How to buy the best wheelbarrow
The best wheelbarrows can make light work of moving heavy materials, while the worst will be unstable, hard to manoeuvre and leave you with sore arms.
Use our expert advice to help you decide on the most suitable type, the features you should look out for and how much you need to pay.
Types of wheelbarrows
These are the traditional type of wheelbarrow. Designed for manoeuvrability, they’re perfect for moving light garden debris across short distances.
However, they aren’t always the most stable and you’ll need upper-arm strength to keep heavy loads from tipping to one side.
This type of wheelbarrow (see below) is better suited for lifting more cumbersome loads. The two wheels ensure a lot more stability but it also makes it quite tricky to turn tight corners and negotiate small spaces.
Four-wheel barrows and carts
A wheelbarrow with four wheels is technically a garden cart. These are worth considering if you want to be able to drag heavy loads behind you easily. They are more stable than a wheelbarrow, but can be tricky to turn.
Typically bigger than most wheelbarrows, you’d also need to make sure you have enough room in your garden, garage or shed for a cart.
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Wheelbarrows: plastic vs steel
Choosing between a plastic or metal wheelbarrow will ultimately come down to what you’re using it for and how much weight you can handle.
You can also buy fabric wheelbarrows that can be folded. These are great if you’re short of storage space, but they aren't able to handle heavy loads.
Wheelbarrow wheel types
These tyres can be made with an internal tube that is filled with air – just like a bike - or can be tubeless. The air in both types acts like a cushion, making bumpy terrain feel a lot smoother. These tyres are prone to puncturing, though, and will also need pumping up regularly.
These solid rubber tyres have no air tube inside and cannot go flat. They don’t need to be pumped up, but without the air inside it will be a slightly bumpier ride.
How much do I need to pay for a good wheelbarrow?
The cheapest wheelbarrows are typically plastic with shallow tubs - you can get one for as little as £30. But be careful as buying one that's any cheaper could become a false economy.
If you’re just doing light gardening work and you have a garage to store the wheelbarrow in, a budget plastic model should suffice.
But for avid gardeners or those of you who’ll be using it on a building site, paying more for a durable steel model is worthwhile. These typically cost around £60-£80 for basic features, but can go all the way up to £200.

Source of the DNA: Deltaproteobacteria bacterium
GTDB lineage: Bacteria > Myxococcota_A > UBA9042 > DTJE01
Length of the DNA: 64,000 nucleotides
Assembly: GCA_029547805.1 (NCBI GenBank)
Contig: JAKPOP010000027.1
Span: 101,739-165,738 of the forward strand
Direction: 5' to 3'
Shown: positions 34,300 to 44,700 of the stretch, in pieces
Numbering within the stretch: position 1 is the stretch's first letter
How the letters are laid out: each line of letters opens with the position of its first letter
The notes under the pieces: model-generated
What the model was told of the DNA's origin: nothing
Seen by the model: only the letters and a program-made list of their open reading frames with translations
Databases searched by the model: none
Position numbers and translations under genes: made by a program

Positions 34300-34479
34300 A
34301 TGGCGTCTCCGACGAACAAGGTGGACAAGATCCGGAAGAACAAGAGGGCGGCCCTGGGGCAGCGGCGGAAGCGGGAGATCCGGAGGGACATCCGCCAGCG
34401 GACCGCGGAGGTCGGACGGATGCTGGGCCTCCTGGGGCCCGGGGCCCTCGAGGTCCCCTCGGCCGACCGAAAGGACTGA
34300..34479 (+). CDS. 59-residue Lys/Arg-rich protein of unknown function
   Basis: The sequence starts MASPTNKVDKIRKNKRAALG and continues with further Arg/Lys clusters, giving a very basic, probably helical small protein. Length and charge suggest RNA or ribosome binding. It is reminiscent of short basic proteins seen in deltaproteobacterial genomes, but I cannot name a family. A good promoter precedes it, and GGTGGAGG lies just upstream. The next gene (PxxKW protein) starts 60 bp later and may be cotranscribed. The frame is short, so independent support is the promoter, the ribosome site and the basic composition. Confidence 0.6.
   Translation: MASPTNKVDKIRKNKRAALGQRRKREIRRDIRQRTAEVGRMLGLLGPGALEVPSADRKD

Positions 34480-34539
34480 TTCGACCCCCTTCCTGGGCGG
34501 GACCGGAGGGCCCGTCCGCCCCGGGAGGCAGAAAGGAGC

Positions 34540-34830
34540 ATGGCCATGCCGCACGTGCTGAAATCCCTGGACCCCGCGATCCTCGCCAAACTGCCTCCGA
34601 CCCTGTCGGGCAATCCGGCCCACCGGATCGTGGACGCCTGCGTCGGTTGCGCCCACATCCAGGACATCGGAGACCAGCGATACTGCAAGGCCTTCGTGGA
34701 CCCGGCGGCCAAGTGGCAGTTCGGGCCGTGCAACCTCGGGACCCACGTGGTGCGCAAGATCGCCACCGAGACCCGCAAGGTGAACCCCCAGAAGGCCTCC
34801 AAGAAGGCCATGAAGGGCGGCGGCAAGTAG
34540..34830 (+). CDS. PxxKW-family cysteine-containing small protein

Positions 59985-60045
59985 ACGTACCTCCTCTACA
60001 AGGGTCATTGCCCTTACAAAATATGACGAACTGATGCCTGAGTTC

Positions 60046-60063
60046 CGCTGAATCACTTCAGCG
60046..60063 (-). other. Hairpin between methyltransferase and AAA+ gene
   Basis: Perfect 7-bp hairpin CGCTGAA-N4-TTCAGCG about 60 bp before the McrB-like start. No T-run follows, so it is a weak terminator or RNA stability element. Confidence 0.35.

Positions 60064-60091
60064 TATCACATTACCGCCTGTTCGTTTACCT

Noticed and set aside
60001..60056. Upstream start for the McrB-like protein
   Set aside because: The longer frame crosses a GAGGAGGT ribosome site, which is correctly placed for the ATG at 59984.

Best wheelbarrow features to look for
If want a wheelbarrow for lightweight tasks, such as moving flowers and garden debris, then you won't need a model with lots of features. But for anything more, the following additions could prove invaluable:
- Long handles - will help make leveraging easier.
- Handle grips – look for rubber or plasticised handles which will help you grasp onto the wheelbarrow.
- Tipping bar – the U-shaped bar in front of the wheel that acts as a brake when you’re emptying the wheelbarrow.
- Square tipping bars – make it easier to stand the barrow up against a support when not in use.
- Wide space between the handles – this makes it easier to balance loads and manoeuvre the barrow.
- Capacity – most wheelbarrows have around 80 litres capacity but some have as little as 50L or as much as 160L.
- Weight limit – Like capacity, wheelbarrow weight limits really vary, ranging from around 60kg right up to 200kg.
- Rust resistant – some steel wheelbarrows are treated with a rust-resistant coating.
- Racks – some wheelbarrows have storage racks along the handles or sides of the tub for extra storage.
Top four tips for choosing the best wheelbarrow
- Check the dimensions of the wheelbarrow before buying, to ensure it will fit through your shed doorway, gates or any narrow openings.
- Check that the handles are long enough that you don’t bang your shins on the back of the tub.
- Make sure the wheelbarrow is clear of the ground when holding the handles with your arms straight.
- Check that the hand grips are well fitted, as too often these come loose and it’s easy for the barrow to suddenly drop out of your hands.